How 9/11 Inspired One of the First Social Networks

After seeing how the attacks brought people together, Scott Heiferman wanted to help people connect offline

Scott Heiferman founded Meetup after seeing how people came together offline after the 9/11 terrorist attacks.

Scott Heiferman founded Meetup after seeing how people came together offline after the 9/11 attacks.

When Scott Heiferman watched two planes crash into the World Trade Center on September 11, 2001, he ran up to the roof of his apartment building at Broadway and Houston Streets to survey the damage, and was soon joined by his neighbors.

He hadn’t spoken to many of these next-door strangers before, but on that day Heiferman found comfort in their communal mourning. This feeling persisted following the attacks, when he attended a vigil for the dead in Union Square and volunteered with the Red Cross at Ground Zero.

“I never thought I was interested in community,” Heiferman told the Observer in a phone interview. “But that experience led me to the basic questions of ‘What brings people together? What gets them to talk to each other? How do people form powerful groups that can do good things?’”

To answer those vexing questions, Heiferman founded Meetup in 2002. The social networking site, which helps users plan in-person group meetings centered on a common interest, now has over 25 million members who are part of 250,000 different groups.

“They use the internet to get off the internet,” Heiferman said. “These people are doing what they want to do in life, whether that’s working out or changing jobs.”

Despite the site’s recent success, its beginnings were much more humble—Meetup’s first headquarters was a 300 square foot office at Spring and Lafayette Streets, which employed 10 people (the company now has about 160 staff who work out of a 24,000 square foot office spread over three floors of an office building a few blocks away).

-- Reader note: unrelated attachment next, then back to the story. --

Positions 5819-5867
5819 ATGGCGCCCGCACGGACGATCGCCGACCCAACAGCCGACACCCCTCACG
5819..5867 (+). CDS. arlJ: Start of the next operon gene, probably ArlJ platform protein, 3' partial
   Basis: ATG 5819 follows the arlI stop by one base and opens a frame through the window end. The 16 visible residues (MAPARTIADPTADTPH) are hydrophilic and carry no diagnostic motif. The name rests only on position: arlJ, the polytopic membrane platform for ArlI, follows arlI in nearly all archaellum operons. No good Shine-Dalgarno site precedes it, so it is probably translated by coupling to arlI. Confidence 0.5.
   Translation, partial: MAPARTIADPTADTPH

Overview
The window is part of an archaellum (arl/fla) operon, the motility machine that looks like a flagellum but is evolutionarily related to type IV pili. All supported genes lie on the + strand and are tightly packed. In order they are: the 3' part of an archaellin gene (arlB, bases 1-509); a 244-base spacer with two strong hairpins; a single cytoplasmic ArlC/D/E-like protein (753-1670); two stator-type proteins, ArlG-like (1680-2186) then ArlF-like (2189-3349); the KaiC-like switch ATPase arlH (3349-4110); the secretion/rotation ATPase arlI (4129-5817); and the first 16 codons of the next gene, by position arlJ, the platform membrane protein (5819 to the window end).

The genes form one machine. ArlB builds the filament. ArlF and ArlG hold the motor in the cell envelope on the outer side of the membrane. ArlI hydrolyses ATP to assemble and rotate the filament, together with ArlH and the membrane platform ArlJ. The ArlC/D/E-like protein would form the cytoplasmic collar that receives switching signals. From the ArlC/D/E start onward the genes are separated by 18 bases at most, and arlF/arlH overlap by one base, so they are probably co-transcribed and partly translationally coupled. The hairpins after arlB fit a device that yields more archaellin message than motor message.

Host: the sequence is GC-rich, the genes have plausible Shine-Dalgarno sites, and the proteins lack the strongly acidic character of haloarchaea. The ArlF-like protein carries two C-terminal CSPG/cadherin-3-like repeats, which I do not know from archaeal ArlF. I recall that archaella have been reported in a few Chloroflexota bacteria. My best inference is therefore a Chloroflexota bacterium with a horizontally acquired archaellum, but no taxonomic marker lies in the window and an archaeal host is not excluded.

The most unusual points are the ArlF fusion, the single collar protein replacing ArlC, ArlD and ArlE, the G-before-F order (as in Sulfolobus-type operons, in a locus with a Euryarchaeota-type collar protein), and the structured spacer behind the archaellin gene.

9/11

Heiferman said the site, which launched eight months after 9/11, got off the ground so quickly because the terrorist attacks coincided with the tech bubble bursting.

“We were a 9/11 baby, but we were also right in the wake of the dot-com bust,” he said. “A lot of talented, unemployed people did great work in a short time.”

Meetup gained wider attention during the 2004 presidential election—Howard Dean supporters self-organized through Meetup to help his campaign grow, making him the first presidential candidate to mobilize through a major internet presence.

The site’s focus on friends and groups made it in many ways the first modern social network (MySpace and Facebook were not widely used until the mid-2000s). But Heiferman shrugged off any suggestion that Meetup was ahead of the curve.

“Who gives a shit if you innovated? All that matters is that you’re helping people,” he said.

“We’re hiring people now who were eight or nine years old on 9/11. It just doesn’t mean as much to them.”- Scott Heiferman

Gathering around the social media campfire after tragedies is now a common practice thanks to services such as Facebook Safety Check, which launched in 2014 (and was inspired by the 2011 earthquake and tsunami in Tokyo).

While Heiferman said Meetup isn’t specifically designed to help people reeling from disasters, he expressed hope that it could aid in the healing process.

“The point of Meetup wasn’t for people to create fast vigils in parks after tragedies,” he said. “But the dream is that there’s a web of small communities in every city that provide a social safety net for people.”

Meetup hosts between 15,000 and 20,000 community groups in New York City alone, so Heiferman said that if another large scale tragedy occurred in the city many people would be able to connect directly instead of gathering in disparate groups on roofs.

“They would check in with each other and help each other, and find their needs met through community,” he said. “That’s the quiet, vital power of groups that provide for people and give support.”

Heiferman has mentioned Meetup’s 9/11 connection in internal memos over the years, but he admitted that the site doesn’t acknowledge the tragedy in any specific way, mostly because many staffers are too young to remember it.

“We’re hiring people now who were eight or nine years old on 9/11,” he said. “It just doesn’t mean as much to them.”

Given his personal connection, however, Heiferman said that he will never forget the 2,996 people killed in the attacks 15 years ago.

“Now that it’s a bygone history I’m starting to feel a duty to those who were lost to keep the flame alive,” he said.